“What is the truth?” is an age-old philosophical and postmodern question. In college, students—at one point in their scholarly lives—have been asked this, and they could end up questioning their core beliefs.
For example, history dictates that a dictator is evil. They’ve shed so much blood to fill the oceans. They’ve pocketed the nation’s money enough for generations of wealth. However, accounts that state their governance has brought the country progress exists. In these stories, the dictator is a hero, and like other storytellers, their version of history sounds compelling an equally real.
Which one’s the truth?
The truth is objective.
Two people can experience the same thing and perceive the event differently. Both perceptions are accurate to their narrative. It doesn’t mean that the other is wrong. Ultimately, not everything is black and white. There are gray areas where people compromise and reach an agreement.
It’s like believing that every single person convicted of a crime is guilty—that no innocent person has ever been persecuted—because this is what the law states. It’s either legal or illegal. This is false because an innocent person faces the punishment of the law every day. This is why criminal attorneys in Long Island work with the justice system to ensure that the state follows the due process of law and respect human rights.
Memory is untrustworthy
Maybe a person can recall an account with perfect imagery, in full detail, no holds barred, but this doesn’t mean it’s all true. Our eyes can deceive us, and our brains can make us believe what it wants us to think. Recalling memories leaves a lot of room for revision. According to Robert Nash in an article in The Independent, “what we believe is true or wish were true, to what someone else told us about the event, or what want the person to think” all contribute to how we remember memories.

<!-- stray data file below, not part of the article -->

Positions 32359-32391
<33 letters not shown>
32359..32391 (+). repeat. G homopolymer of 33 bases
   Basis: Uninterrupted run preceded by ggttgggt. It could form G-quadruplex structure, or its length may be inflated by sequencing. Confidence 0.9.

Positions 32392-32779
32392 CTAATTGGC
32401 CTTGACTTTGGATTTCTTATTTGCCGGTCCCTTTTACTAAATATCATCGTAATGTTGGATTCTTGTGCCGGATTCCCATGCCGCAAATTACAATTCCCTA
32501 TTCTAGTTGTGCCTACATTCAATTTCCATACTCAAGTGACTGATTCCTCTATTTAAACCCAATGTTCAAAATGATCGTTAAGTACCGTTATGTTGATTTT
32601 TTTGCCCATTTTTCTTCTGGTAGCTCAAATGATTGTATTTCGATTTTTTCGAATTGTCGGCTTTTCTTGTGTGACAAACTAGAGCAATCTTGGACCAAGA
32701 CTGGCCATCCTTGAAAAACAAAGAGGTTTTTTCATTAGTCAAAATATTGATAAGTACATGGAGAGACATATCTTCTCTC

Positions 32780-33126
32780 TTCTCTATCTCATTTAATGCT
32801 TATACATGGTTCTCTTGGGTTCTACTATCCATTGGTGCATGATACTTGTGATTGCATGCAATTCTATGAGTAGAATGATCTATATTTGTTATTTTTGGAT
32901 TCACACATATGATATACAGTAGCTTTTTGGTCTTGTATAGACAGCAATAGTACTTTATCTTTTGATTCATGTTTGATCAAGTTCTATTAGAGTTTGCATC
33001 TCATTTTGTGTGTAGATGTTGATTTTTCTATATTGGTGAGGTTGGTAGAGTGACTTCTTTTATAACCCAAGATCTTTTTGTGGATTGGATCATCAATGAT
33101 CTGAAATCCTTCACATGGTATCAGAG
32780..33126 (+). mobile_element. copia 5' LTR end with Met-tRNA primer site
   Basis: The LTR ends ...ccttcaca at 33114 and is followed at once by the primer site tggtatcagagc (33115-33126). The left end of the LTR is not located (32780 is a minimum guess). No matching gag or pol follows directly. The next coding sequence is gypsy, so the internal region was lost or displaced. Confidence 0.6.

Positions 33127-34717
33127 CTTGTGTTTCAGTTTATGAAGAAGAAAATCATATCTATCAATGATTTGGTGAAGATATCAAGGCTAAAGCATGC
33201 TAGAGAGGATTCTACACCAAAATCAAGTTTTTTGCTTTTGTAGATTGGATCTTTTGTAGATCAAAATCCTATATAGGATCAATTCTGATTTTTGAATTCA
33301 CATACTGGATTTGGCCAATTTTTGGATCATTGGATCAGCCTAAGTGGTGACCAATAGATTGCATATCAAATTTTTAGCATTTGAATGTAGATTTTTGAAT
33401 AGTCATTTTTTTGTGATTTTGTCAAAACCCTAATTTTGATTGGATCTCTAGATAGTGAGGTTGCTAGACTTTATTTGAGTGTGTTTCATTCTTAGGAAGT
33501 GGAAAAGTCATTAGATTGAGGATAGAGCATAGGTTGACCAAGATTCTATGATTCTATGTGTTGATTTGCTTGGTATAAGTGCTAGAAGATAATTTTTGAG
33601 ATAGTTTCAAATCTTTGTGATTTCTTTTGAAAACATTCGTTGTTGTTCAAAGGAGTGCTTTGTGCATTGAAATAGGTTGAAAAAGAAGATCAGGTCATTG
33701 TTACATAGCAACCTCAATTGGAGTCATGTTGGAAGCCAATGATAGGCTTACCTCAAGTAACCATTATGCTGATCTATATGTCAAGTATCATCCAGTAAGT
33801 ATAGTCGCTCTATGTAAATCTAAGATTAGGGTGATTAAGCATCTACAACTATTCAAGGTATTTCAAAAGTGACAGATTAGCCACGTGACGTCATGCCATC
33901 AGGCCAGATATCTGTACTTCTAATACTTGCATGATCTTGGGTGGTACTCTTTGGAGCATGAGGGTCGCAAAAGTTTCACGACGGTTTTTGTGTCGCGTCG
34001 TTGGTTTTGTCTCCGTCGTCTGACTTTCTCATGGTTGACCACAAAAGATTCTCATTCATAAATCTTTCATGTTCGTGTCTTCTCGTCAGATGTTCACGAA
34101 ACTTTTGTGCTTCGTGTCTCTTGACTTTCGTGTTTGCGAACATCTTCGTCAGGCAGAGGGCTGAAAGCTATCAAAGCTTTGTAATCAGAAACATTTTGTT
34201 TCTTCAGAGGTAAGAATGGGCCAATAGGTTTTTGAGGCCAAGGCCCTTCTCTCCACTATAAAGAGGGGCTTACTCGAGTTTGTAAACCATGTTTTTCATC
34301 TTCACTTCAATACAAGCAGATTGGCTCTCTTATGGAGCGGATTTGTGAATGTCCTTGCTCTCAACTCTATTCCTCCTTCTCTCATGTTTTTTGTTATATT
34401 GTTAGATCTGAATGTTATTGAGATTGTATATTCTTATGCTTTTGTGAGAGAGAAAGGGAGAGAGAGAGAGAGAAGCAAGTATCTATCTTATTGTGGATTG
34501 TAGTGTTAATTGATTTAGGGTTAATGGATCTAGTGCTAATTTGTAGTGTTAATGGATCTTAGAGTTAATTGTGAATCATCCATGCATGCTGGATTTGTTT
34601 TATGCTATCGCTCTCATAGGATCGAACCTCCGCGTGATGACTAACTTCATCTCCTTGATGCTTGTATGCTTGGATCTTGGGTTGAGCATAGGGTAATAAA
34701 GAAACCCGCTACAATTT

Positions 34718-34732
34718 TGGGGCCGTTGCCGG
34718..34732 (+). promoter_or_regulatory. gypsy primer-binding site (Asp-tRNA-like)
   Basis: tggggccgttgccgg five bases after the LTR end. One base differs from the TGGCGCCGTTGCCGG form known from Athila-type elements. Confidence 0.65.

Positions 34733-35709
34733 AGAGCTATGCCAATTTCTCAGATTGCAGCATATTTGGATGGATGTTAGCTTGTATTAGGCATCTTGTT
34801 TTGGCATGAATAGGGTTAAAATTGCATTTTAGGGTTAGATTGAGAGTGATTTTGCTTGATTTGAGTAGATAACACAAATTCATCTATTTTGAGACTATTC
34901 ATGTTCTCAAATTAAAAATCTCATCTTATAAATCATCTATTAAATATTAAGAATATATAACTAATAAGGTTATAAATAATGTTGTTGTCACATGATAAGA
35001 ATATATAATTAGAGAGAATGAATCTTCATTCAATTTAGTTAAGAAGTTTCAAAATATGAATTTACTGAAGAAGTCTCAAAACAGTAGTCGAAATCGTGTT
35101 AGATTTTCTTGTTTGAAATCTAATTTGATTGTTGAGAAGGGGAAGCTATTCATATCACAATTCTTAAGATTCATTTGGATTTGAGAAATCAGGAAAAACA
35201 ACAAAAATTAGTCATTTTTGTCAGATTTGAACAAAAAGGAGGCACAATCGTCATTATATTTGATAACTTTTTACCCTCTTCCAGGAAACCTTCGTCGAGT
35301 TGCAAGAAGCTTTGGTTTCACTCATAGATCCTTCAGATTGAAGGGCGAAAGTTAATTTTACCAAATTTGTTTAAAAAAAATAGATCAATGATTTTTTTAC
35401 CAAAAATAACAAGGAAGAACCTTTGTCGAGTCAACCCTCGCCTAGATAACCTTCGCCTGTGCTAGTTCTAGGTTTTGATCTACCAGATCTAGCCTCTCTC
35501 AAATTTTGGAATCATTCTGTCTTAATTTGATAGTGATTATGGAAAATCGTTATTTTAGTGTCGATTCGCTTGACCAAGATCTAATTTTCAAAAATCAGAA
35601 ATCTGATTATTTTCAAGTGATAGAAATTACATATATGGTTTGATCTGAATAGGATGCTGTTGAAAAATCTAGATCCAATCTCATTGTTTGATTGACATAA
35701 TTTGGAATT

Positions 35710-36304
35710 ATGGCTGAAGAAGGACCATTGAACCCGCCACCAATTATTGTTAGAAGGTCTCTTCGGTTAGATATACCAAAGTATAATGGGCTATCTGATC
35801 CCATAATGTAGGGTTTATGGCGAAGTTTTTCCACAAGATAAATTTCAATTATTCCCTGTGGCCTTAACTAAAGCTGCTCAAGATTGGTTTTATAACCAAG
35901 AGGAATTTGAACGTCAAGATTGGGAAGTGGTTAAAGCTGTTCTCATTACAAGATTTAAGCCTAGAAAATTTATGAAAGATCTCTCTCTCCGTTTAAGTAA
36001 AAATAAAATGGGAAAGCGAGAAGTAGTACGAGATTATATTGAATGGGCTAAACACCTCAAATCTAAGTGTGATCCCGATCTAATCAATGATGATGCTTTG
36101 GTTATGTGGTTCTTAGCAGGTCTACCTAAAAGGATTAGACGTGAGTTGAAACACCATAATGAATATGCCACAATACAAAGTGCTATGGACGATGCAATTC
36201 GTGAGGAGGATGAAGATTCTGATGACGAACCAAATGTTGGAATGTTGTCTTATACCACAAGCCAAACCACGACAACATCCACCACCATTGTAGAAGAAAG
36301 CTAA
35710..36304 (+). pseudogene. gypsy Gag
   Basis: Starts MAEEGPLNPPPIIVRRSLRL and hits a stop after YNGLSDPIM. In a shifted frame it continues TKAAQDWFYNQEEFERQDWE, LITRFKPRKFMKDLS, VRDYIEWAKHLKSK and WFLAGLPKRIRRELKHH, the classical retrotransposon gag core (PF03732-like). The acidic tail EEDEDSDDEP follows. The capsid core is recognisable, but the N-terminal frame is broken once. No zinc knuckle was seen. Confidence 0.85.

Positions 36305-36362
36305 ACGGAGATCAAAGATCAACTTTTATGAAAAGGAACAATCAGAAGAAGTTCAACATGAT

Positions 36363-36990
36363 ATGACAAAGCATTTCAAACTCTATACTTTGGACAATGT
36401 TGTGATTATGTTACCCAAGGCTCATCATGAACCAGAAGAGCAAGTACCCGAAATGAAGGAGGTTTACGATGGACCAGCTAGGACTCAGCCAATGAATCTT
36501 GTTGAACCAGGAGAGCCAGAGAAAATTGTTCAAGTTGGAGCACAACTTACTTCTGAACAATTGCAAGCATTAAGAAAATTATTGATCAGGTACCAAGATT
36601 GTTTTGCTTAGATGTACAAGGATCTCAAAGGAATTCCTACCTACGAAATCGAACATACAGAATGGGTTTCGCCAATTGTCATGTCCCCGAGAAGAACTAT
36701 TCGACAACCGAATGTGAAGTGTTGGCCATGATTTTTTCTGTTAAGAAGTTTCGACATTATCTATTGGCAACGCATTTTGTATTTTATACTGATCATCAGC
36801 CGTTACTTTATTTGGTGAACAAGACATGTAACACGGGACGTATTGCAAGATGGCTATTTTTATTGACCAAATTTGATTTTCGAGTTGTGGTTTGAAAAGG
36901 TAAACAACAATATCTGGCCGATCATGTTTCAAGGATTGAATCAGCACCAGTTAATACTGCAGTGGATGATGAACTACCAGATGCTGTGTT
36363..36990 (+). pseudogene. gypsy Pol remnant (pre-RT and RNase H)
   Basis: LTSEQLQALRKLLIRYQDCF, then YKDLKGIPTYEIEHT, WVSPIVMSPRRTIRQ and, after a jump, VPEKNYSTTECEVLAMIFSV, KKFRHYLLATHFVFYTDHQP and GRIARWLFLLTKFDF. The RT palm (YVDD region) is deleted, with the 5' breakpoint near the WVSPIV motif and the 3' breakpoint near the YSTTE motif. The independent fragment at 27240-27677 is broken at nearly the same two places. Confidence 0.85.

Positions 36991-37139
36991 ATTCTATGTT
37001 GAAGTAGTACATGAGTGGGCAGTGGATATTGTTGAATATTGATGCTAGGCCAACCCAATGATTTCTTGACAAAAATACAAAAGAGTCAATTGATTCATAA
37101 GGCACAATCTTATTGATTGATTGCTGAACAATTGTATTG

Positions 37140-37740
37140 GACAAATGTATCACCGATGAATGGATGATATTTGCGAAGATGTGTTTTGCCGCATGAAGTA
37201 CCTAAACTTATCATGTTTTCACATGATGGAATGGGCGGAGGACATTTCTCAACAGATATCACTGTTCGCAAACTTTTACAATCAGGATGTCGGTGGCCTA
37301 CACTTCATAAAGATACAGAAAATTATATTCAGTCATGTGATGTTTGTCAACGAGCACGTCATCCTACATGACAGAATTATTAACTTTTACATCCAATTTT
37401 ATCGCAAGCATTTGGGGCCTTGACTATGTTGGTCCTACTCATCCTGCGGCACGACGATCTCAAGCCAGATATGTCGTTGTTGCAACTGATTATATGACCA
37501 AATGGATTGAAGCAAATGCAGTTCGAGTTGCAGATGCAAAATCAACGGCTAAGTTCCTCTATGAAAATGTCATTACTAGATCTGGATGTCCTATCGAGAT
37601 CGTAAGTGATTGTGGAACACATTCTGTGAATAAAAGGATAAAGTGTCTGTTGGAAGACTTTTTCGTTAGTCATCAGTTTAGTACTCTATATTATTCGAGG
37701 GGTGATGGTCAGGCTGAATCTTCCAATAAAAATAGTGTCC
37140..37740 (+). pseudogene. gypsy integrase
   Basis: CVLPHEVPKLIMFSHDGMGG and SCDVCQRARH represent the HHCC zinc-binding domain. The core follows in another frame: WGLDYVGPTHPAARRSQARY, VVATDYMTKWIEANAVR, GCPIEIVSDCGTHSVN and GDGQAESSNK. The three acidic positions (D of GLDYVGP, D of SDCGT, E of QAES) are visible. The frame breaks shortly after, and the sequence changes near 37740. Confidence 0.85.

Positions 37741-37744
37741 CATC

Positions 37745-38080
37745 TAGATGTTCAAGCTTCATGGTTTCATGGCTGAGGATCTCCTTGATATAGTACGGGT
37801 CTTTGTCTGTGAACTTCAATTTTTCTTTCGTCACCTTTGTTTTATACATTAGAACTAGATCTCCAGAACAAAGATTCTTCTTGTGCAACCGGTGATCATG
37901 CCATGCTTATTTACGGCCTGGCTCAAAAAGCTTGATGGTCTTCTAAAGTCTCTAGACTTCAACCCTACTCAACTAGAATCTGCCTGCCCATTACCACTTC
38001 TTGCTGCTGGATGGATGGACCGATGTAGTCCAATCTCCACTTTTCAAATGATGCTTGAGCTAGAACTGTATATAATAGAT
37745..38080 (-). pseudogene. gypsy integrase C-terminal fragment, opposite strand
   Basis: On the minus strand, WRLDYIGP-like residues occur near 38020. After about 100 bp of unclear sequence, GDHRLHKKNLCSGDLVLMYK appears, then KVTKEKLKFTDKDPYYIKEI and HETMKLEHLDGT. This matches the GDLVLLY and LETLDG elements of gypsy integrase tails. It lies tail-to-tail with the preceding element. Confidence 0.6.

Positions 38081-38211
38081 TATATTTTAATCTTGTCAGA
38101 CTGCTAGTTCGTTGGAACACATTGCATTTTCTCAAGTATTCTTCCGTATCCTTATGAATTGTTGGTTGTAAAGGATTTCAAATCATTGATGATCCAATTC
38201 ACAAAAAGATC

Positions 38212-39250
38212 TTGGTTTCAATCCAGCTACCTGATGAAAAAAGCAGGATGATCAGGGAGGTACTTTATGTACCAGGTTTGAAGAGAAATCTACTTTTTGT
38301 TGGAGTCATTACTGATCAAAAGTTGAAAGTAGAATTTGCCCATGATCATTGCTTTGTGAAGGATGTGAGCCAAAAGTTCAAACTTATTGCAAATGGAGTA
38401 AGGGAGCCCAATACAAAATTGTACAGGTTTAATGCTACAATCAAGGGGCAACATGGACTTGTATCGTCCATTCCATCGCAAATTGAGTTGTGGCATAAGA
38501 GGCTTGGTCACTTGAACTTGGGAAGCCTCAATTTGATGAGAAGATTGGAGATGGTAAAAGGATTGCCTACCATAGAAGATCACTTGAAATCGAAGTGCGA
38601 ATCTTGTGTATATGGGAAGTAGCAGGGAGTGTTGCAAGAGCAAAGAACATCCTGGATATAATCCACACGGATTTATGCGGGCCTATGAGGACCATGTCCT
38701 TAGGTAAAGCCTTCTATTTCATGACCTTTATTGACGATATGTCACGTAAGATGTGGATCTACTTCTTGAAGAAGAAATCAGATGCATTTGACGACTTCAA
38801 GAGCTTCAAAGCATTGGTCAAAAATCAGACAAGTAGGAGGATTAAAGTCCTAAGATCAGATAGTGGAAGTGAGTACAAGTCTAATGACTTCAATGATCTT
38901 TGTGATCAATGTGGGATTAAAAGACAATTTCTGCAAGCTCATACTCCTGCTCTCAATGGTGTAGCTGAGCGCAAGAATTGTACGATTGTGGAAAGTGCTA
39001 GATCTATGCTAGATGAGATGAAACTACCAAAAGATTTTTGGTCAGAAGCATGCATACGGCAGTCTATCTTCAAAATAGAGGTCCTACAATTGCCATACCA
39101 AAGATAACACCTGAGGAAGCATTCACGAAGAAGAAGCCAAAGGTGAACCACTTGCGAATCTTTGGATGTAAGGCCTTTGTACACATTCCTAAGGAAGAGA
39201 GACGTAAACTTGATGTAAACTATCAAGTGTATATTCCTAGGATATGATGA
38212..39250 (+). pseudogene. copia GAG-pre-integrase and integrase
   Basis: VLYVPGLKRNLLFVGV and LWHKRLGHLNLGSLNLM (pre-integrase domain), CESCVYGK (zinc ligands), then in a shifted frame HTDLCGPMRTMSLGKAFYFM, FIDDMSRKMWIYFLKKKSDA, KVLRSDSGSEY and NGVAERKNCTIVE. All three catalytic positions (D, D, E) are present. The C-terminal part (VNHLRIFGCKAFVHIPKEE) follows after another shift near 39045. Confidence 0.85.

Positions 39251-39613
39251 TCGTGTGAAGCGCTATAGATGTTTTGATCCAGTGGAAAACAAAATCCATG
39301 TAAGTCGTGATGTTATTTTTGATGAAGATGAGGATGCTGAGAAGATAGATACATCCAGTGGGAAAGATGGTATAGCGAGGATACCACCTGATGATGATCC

If everything were black and white, left and right, right and wrong, it reprieves certain realities.
Every person has their version of the truth, and their experiences influence this. In a third world country undergoing quarantine, people cannot just “stay home,” no matter how the government makes it an ultimate rule. Technically, going out to make a living is “wrong” and “against the rules.” However, this is not the truth for low-income families who will starve after a day of staying home, making quarantine a privilege.
Privilege affects a lot of how people grow up—their environment, life experiences, and upbringing. A person from opulence grows up without lifting a finger to buy a toy while a person from the working class will have to work day-and-night to get what they want. Staying home during a crisis is easy for the former, while the latter will have to choose between starvation or risking their lives. Hence, the black-and-white narrative works against the latter.
Find the middle ground.
Sometimes, paying attention to the gray areas is essential. Several things in this world affect what we may think of as black and white or right and wrong.